The Regional Development Council VIII – Regional Project Monitoring Committee (RDC VIII-RPMC) held a problem solving session (PSS) via Zoom on 02 September 2020 to tackle the long-delayed construction of the Samar Pacific Coastal Road Project (SPCRP).

The project was originally slated to be finished by 12 March 2020, but only 41 percent had been accomplished as of August this year. The SPCRP has been delayed several times due to various factors and is now extended until 18 January 2021.

With only four months away from this new target date of completion, the RPMC saw the need to intervene to ensure that the project will be accomplished within the remaining time. The PSS with the project stakeholders and implementers was-called to look into the causes of delay and find solutions to speed up implementation.

The contractor, Ilsung Construction Co., Ltd., explained that the delays are mostly due to the unpredictable weather in the project area. During the project duration, eleven (11) typhoons have hit the site, causing long delays in the implementation.

They also cited the sudden unavailability of aggregates due to the recent moratorium issued by Ormoc City Mayor Richard Gomez on sand and gravel extraction in the city. Aggregates from Ormoc City were approved for use in the project due to their good quality for construction.

However, officials from the RPMC urged the contractor to find ways to solve these issues, pointing to the fact that they should have known the site conditions during the bidding process and that there are multiple alternative sources of aggregates in the country, pointing to Bicol and Catbalogan as possible sources.

The Committee also pushed for the contractor to submit a suitable catch-up plan and weekly crush programs to ensure that the project is finished by the extended deadline. They also urged the DPWH Unified Project Monitoring Office (UPMO) to constantly follow-up submissions from the contractor and strictly monitor the progress of the project.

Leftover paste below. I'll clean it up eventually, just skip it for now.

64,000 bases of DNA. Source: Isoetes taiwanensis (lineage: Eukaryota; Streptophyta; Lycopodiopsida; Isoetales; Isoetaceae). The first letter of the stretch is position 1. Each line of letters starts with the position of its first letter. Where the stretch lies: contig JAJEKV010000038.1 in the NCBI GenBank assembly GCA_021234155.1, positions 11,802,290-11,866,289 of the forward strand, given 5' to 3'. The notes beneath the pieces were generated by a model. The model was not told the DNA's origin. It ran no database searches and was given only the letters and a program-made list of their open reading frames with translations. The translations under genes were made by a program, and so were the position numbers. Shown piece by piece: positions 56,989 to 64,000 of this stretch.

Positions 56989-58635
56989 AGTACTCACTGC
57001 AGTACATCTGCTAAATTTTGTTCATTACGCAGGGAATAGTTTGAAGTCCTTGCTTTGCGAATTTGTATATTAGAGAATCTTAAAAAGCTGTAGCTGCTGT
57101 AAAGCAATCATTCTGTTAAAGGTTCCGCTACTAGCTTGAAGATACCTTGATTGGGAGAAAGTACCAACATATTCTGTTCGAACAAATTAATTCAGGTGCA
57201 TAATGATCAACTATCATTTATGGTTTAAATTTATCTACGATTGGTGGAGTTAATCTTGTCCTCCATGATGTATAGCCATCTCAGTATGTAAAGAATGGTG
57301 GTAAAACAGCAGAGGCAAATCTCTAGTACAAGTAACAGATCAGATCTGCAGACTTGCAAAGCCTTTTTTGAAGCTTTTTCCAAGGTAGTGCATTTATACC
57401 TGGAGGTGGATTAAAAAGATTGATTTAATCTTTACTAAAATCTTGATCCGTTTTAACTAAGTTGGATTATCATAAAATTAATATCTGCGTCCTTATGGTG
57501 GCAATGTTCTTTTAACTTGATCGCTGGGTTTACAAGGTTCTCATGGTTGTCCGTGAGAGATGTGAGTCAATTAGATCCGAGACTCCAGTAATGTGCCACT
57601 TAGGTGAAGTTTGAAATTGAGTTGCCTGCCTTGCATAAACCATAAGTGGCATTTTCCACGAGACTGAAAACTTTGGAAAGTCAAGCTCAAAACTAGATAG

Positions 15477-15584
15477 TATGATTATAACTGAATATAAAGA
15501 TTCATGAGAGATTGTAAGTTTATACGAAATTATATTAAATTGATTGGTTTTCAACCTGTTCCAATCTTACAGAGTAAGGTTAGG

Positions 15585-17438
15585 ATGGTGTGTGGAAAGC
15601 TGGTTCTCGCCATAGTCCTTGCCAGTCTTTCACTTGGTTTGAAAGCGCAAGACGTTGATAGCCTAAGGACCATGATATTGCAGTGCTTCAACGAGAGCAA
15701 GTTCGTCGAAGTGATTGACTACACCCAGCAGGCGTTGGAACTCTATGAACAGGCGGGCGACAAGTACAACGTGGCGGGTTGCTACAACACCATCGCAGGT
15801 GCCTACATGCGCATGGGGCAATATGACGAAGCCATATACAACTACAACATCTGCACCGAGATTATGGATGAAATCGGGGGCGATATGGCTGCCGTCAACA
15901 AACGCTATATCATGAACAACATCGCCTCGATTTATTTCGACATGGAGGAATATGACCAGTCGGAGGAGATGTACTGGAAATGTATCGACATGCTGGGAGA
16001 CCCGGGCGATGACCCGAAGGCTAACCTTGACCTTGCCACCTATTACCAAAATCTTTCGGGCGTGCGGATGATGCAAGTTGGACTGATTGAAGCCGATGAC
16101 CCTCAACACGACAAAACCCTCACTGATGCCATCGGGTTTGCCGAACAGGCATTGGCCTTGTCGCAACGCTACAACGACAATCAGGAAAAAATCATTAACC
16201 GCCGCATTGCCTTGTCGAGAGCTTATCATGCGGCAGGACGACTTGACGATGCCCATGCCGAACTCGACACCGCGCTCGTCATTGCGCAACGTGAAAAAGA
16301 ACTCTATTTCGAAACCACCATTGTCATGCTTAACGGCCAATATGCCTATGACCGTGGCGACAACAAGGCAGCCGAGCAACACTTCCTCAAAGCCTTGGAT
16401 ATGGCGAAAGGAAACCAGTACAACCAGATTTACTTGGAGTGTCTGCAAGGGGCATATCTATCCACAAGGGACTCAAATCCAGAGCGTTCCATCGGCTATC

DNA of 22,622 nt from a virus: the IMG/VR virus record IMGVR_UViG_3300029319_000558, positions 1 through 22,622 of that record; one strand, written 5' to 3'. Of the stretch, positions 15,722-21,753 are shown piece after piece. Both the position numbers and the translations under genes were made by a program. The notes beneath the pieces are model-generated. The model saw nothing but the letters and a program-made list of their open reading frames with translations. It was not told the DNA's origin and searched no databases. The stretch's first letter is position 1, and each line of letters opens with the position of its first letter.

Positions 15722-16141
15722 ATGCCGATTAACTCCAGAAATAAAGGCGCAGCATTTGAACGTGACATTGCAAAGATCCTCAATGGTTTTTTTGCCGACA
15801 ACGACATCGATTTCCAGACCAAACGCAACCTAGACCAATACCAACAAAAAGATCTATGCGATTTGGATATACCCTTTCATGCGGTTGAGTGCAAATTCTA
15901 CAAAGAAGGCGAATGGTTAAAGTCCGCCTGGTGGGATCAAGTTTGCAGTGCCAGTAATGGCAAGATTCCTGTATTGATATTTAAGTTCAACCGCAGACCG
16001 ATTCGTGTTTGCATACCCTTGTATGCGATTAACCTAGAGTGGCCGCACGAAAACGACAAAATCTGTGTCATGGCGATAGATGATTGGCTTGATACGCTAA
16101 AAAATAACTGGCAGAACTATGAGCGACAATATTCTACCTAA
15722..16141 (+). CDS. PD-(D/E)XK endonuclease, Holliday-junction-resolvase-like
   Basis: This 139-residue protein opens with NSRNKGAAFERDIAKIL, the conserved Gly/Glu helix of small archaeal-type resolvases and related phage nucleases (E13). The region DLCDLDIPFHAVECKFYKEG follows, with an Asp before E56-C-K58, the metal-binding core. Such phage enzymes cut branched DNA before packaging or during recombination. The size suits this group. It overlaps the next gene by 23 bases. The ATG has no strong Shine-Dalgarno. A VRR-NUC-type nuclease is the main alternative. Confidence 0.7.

RPMC Co-chair and Department of Budget and Management (DBM) VIII Regional Director Imelda C. Laceras cited Government Procurement Policy Board (GPPB) Circular 03-2019, requiring contractors with over 10 percent slippage to come-up with a detailed catch-up program with weekly physical targets and the required additional input resources.

Slippage is the difference between the actual accomplishment versus the target accomplishment in a particular period.

In addition to this, the Committee further recommended the reactivation of the local project monitoring committees (LPMCS) at the provincial and municipal levels in Northern Samar. Said LPMCS should monitor closely the progress of the project based on the catch-up plan and crush programs. Likewise, a multi-sectoral NGO, the Samar Island Partnership for Peace and Development (SIPPAD), was identified as a third-party monitor by the body.

The RPMC also agreed to help the DPWH and the contractor in acquiring exemptions from the Regional Inter-Agency Task Force on COVID-19 for its project managers and construction workers, as well as equipment and materials, from the travel restrictions imposed by some LGUs. This came about because the contractor reported that these travel restrictions are causing further delays due to the slow movement of men and material.

All of the recommendations were accepted by the parties concerned. The DPWH-UPMO, the contractor, the LGU representatives, and SIPPAD, among others, expressed their commitment to help fast-track the project.

The 11.6-kilometer Samar Pacific Coastal Road Project aims to connect Taft, Eastern Samar and the coastal municipalities of Northern Samar with the provincial capital, Catarman without having to pass through the island town of Laoang, which is only accessible through small boats.

The Php 997.5 million project is is a flagship infrastructure project of the Duterte Administration with the DPWH as the implementing agency. It was funded through a loan agreement with the Korean Economic Development Cooperation Fund (KEDCF).

The PSS was facilitated by Acting RPMC Chair and NEDA OIC-Regional Director Meylene Rosales and joined by RPMC Co-Chair Laceras of DBM, along with RDC VIII-RPMC members, RDC private sector representatives, the DPWH VIII, and local stakeholders including Northern Samar 2nd District Representaive Jose L. Ong, Jr. and representatives from the Provinces of Northern and Eastern Samar.

The dialogue was a result of an agreement during the Third Quarter 2020 RDC VIII Virtual Full Council Meeting on 04 August 2020 upon the suggestion of Eastern Samar Governor Ben Evardone, the project being critical to the development of Samar lsland.

Article by:  Knulp Aseo, NEDA VIII
Photo by: DPWH